Transseasonal Dressing: Ways to Wear Transitional Clothes or What To Wear Whatever The Weather

Is it just us or is there an ever so slight chill in the air? The nights are getting darker, the knitwear is starting to appear, the seasons feel like they're about to click into place. Autumn is on its way. And with it, a colour palette of bold burnished tones, thick corduroy and heavy velvets, and layers. All. Of. The. Layers.

With the weather in the UK being reliably unreliable, we thought it was the perfect time to share some tips on transitional dressing. That way if you leave the house feeling like we're being blessed with an Indian summer and suddenly find yourself in the depths of winter climes by lunchtime, we've got your back!

Here at Trendlistr, we're big believers in transseasonal dressing. If you love something why should you only get to wear it once a year? So as well as equipping you for temperamental conditions, think of these tips as also a way of extending the annual lifecycle of your outfits. 


Layers have long been the key to all transitional dressing. But they're not just a trick for Autumn Winter! During summer months, we're fans of layering the outfits we want to wear, with wardrobe staples that keep our skin from turning blue. Try extending the life of your favourite summer blouses by pairing them with knits. Or beat this almost Autumnal weather, by adding a simple long sleeve t-shirt or turtle neck as a base to your favourite sundress.

This works particularly well with round neck dresses and pinafores or dungarees. Or try adding a pair of black tights and boots to your favourite summer dress to make it more wearable. A good pair of black tights and block colour turtlenecks will make your dress selection wearable from January through to the summer. We love this vibrant 60s butterfly print dress and it's perfect for layering over a turtleneck or pairing with a chunky wool knit.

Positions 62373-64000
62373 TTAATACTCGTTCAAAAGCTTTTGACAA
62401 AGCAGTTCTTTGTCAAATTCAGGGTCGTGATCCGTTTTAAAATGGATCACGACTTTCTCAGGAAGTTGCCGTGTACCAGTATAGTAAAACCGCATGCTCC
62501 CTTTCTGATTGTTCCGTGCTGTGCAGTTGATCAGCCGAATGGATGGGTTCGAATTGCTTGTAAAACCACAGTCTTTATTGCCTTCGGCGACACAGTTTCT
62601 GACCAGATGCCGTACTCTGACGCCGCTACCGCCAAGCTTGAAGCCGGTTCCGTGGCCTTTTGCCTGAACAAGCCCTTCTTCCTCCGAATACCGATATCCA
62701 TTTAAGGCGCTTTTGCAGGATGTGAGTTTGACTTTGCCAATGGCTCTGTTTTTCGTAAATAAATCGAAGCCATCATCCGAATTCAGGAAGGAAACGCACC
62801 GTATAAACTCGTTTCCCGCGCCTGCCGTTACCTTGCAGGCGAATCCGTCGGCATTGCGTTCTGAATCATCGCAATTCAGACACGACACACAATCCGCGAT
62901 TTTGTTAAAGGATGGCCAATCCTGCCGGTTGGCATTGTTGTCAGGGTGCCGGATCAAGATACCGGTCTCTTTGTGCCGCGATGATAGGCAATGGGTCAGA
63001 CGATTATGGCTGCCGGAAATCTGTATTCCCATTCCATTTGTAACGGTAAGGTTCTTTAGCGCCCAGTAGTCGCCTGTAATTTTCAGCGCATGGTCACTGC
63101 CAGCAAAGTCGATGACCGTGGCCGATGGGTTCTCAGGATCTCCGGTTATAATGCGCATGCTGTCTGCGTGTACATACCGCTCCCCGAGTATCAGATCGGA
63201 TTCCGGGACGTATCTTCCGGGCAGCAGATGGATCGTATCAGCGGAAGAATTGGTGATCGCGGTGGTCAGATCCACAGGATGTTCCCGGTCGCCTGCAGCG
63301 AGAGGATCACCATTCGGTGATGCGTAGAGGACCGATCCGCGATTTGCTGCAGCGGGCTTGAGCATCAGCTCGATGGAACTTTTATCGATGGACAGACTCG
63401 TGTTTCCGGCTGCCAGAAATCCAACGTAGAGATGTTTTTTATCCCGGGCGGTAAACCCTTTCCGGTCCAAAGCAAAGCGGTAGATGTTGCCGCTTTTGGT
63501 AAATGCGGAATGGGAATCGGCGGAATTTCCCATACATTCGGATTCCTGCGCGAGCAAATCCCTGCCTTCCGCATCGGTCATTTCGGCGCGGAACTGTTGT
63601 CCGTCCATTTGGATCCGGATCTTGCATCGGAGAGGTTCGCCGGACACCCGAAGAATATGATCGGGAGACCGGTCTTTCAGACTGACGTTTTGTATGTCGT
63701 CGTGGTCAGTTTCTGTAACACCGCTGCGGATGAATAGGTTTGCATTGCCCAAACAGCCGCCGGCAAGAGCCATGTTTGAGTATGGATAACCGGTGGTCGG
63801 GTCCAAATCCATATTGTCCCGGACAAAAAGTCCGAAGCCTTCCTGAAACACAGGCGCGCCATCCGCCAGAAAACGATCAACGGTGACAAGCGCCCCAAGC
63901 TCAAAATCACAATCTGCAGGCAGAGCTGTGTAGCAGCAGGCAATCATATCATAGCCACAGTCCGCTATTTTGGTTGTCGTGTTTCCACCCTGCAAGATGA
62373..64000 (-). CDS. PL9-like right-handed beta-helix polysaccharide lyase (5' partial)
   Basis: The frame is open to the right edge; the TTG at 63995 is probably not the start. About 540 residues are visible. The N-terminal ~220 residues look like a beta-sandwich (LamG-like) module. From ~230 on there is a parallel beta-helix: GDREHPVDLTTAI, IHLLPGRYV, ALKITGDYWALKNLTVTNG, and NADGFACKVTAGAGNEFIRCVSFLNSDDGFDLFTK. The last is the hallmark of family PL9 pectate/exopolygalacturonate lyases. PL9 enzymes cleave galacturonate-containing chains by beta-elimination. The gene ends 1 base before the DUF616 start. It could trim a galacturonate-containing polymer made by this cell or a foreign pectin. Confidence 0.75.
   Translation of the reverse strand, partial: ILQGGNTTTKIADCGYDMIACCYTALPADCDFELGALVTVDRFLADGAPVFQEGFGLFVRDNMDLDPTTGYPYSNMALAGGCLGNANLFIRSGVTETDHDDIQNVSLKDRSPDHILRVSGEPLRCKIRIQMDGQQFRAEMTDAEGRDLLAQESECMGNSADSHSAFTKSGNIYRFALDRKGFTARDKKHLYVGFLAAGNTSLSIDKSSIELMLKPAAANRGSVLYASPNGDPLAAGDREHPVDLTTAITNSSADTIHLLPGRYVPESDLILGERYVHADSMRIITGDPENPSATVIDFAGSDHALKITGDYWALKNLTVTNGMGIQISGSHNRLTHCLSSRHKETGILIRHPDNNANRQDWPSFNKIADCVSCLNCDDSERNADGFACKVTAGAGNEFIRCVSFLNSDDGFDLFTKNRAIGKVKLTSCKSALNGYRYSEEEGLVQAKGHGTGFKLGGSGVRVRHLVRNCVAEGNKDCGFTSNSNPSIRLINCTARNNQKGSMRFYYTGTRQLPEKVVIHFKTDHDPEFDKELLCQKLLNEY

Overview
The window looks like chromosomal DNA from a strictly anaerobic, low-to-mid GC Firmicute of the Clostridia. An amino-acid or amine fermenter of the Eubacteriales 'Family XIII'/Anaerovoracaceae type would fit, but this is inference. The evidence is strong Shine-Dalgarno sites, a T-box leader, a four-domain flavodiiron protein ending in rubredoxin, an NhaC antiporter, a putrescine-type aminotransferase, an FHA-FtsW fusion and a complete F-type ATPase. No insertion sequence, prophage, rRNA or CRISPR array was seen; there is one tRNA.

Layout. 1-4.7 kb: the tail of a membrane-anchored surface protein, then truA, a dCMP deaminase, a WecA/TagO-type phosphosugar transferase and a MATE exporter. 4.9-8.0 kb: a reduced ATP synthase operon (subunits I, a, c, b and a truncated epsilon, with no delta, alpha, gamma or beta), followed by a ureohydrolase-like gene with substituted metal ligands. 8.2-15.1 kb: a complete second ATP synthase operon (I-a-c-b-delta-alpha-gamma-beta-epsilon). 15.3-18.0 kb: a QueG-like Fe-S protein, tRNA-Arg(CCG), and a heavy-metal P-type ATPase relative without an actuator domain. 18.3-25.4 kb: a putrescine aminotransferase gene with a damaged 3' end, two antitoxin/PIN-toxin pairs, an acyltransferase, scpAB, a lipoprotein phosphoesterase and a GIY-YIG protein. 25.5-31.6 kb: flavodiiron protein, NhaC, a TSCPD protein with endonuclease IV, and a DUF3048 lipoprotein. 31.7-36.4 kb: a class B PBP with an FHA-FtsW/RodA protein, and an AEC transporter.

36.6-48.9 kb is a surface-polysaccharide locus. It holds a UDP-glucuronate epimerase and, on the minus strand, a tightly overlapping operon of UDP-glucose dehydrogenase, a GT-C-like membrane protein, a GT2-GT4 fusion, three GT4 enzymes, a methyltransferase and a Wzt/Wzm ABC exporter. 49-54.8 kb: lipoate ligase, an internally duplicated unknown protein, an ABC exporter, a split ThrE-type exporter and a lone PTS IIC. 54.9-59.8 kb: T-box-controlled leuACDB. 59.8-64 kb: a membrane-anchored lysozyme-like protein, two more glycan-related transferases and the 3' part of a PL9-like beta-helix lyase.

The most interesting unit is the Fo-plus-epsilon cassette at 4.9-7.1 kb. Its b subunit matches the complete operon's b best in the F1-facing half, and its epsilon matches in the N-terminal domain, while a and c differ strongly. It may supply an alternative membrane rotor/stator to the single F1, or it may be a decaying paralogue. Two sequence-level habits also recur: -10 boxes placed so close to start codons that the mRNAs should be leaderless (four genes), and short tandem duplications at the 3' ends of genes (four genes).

If it's a mild Autumn day, a chunky knit can look incredibly chic paired with a light cotton dress, or silky bias cut skirt. Which you can then knot around your shoulders for casual preppy chic if the sun starts shining. Or a fun colourful layer like this 80s batik print jacket, is fun to throw on over a little dress or jeans and a t-shirt.

Keep it natural

When it comes to fabrics, natural materials are always the most breathable option. Unlike synthetic fabrics, which often make us a little stickier when the temperatures increase! Natural fabrics use fibres from animals and plants like wool, cotton, linen, cashmere, silk, leather and suede. They tend to be more porous and better for your body's temperature regulation. Plus who doesn't love the luxury of fabrics like silk? This 70s floral silk midi dress would be perfect with a pair of ankle boots and an oversized wool cardigan.

Natural fibres like linen can absorb up to 20 percent of its weight in moisture before it feels damp, and like cotton, it dries quickly. And in the case of wool (particularly cashmere and merino wool), they're much warmer than synthetic options, and still very light. Making them perfect for layering in hot or cold temperatures. We love this butter-soft 70s suede dress, perfect for pairing with chunky leather boots and a statement necklace.


Get Creative with Colour

All too often magazines will have you believe you can only wear a certain shade in a certain season. And we don't think you should believe a word of it! Why should we keep our pastels for spring and our jewel tones for winter? Finding a way of working traditionally wintery or autumnal pieces into your Spring/Summer wardrobe can be a great way of experimenting with colour. And with vintage fashion, designs aren't dictated by season, freeing you up to experiment.

The simplest way to make this work is by bringing lighter fabrics like linens, cotton and silks to balance heavier, darker ones. The key is to create contrast. For example, take a heavy wintery 70s tapestry A-line skirt and pair with a crumpled white linen shirt and Birkenstocks. Simple and effortlessly chic Autumnal outfit. You can also make softer, more spring/summer feeling pieces work in the new season by toning them down with darker shades.



Reach for longer lengths

From skirts, dresses and trousers, to oversized coats, reach more for longer lengths. Whether it's a longer cropped trousers or a midi skirt, these pieces work well throughout the year. Or taking you from day to night. An over-sized floor-length trench works just as well over day dresses as it does over something more elegant for an evening. 

Longer lengths also look incredibly chic, instantly elevating your look. We love this full length 70s Moth Print skirt and the colour palette is strong for summer and winter months. And from a practical point of view, more fabric means more coverage and less chance of catching a chill.